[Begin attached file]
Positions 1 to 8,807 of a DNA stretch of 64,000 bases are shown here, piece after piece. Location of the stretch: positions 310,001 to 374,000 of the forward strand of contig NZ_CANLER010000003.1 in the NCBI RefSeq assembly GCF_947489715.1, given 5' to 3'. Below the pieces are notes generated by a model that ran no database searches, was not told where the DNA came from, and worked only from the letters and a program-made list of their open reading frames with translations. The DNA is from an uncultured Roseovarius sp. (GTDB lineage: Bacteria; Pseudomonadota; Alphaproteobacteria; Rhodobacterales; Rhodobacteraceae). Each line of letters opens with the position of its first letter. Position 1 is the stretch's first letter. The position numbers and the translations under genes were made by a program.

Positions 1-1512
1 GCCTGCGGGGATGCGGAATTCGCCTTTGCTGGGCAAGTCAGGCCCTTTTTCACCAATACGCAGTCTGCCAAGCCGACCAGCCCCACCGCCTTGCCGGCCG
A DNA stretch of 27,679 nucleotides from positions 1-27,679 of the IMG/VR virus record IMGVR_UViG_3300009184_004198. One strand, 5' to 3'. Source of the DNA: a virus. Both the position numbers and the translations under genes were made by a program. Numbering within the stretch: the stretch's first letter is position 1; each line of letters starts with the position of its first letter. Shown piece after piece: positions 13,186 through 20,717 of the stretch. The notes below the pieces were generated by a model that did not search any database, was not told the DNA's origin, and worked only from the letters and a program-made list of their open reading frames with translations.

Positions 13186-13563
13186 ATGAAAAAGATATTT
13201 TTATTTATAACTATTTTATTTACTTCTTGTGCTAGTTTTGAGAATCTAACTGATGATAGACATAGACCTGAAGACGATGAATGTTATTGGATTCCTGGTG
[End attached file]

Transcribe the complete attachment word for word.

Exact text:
Positions 1 to 8,807 of a DNA stretch of 64,000 bases are shown here, piece after piece. Location of the stretch: positions 310,001 to 374,000 of the forward strand of contig NZ_CANLER010000003.1 in the NCBI RefSeq assembly GCF_947489715.1, given 5' to 3'. Below the pieces are notes generated by a model that ran no database searches, was not told where the DNA came from, and worked only from the letters and a program-made list of their open reading frames with translations. The DNA is from an uncultured Roseovarius sp. (GTDB lineage: Bacteria; Pseudomonadota; Alphaproteobacteria; Rhodobacterales; Rhodobacteraceae). Each line of letters opens with the position of its first letter. Position 1 is the stretch's first letter. The position numbers and the translations under genes were made by a program.

Positions 1-1512
1 GCCTGCGGGGATGCGGAATTCGCCTTTGCTGGGCAAGTCAGGCCCTTTTTCACCAATACGCAGTCTGCCAAGCCGACCAGCCCCACCGCCTTGCCGGCCG
A DNA stretch of 27,679 nucleotides from positions 1-27,679 of the IMG/VR virus record IMGVR_UViG_3300009184_004198. One strand, 5' to 3'. Source of the DNA: a virus. Both the position numbers and the translations under genes were made by a program. Numbering within the stretch: the stretch's first letter is position 1; each line of letters starts with the position of its first letter. Shown piece after piece: positions 13,186 through 20,717 of the stretch. The notes below the pieces were generated by a model that did not search any database, was not told the DNA's origin, and worked only from the letters and a program-made list of their open reading frames with translations.

Positions 13186-13563
13186 ATGAAAAAGATATTT
13201 TTATTTATAACTATTTTATTTACTTCTTGTGCTAGTTTTGAGAATCTAACTGATGATAGACATAGACCTGAAGACGATGAATGTTATTGGATTCCTGGTG